Despite being closely associated with Picasso, Apollinaire and Gertrude Stein and exhibiting with the Salon cubists in the early twentieth century, Marie Laurencin has been largely excluded from art historical scholarship.
The poet, Apollinaire, with whom she had a brief affair, described her paintings as ‘quintessentially feminine’. Laurencin often worked in a palette of soft pastel colours to depict eroticised, nymph-like young girls such as in Elegant Ball, Dance in the Country (1913). Her paintings of this type have been largely mis-interpreted as conforming to traditional gender norms in both form and content, with no place in feminist art history. However, a more recent biographical study of Laurencin, by Elizabeth Louise Khan has revealed more detailed aspects of the artist’s sexuality and the potential homo-erotic aspects in her paintings of groups of women. Khan claims that for this reason, ‘As a subject in the history of art, Marie Laurencin is worth the scholarly effort because she complicated rather than codifies our academic methodologies, and she further reminds us of how unwittingly we can be fixed in our current politically comfortable niches.’ Moreover, the compositional similarities between Picasso’s widely acclaimed Demoiselles d’Avignon (1907) and Laurencin’s Young Girls (1910-11) reveals the art historical significance of her painting.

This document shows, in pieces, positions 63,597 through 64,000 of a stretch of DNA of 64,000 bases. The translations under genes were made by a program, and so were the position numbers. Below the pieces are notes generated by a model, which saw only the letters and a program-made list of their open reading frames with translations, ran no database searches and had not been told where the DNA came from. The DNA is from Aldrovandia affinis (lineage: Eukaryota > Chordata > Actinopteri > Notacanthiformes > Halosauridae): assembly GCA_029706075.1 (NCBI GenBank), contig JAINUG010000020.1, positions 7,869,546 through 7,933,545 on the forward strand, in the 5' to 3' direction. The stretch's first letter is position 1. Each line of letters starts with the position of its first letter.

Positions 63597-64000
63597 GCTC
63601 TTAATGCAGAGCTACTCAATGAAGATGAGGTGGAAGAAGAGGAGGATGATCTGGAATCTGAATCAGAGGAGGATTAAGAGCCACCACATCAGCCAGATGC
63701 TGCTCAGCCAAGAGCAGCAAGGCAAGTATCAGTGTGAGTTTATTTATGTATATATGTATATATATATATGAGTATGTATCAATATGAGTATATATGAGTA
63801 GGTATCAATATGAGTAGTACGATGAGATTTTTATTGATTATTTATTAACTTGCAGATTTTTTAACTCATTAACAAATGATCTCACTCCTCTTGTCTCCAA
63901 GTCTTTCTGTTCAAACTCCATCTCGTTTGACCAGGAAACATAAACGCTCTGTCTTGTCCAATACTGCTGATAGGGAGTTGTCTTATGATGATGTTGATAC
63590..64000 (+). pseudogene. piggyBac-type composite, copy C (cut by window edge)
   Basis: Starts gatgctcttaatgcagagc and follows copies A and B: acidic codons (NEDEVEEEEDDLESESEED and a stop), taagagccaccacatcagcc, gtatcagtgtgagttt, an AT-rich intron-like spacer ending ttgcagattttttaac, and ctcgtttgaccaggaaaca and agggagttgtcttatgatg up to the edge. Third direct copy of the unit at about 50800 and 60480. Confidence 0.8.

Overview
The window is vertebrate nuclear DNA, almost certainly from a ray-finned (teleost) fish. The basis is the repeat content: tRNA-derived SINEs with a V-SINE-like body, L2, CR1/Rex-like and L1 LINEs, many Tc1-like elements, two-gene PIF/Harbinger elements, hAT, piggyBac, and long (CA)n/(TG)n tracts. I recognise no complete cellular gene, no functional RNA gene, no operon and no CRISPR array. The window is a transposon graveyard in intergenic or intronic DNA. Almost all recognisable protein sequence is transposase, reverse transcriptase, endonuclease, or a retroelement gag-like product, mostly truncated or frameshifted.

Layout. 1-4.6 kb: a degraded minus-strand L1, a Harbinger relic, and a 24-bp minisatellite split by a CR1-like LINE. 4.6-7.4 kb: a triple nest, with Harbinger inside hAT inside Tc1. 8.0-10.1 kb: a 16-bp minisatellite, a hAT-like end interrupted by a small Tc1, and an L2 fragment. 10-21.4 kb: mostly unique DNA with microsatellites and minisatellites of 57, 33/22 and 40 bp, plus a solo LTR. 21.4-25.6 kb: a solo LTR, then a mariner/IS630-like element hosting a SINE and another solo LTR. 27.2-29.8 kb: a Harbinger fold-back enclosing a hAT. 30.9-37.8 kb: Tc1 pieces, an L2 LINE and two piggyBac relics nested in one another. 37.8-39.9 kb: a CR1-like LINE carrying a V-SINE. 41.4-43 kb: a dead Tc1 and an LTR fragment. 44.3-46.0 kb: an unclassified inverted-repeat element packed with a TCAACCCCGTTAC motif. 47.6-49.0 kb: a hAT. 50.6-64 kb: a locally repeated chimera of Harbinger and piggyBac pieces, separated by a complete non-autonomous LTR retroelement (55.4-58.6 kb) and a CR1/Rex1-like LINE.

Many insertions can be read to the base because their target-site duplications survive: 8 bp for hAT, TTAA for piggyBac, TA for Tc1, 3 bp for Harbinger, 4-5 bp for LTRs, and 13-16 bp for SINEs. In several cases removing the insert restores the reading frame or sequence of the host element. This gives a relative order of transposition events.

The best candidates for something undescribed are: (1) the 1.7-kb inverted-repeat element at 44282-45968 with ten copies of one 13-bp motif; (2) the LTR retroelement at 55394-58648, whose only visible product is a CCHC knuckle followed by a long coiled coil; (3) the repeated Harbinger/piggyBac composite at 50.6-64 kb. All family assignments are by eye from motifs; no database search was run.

Leyden Gallery is extremely proud to be showing a print by Laurencin, depicting the writer Charlotte Brontë in its current summer exhibition. An extremely interesting artist, whose work is ripe for further scholarly attention, we are pleased to be promoting Laurencin in our gallery along with a number of contemporary women artists so that their work can be seen in a cross-generational dialogue.
Young Girls, 1910-11
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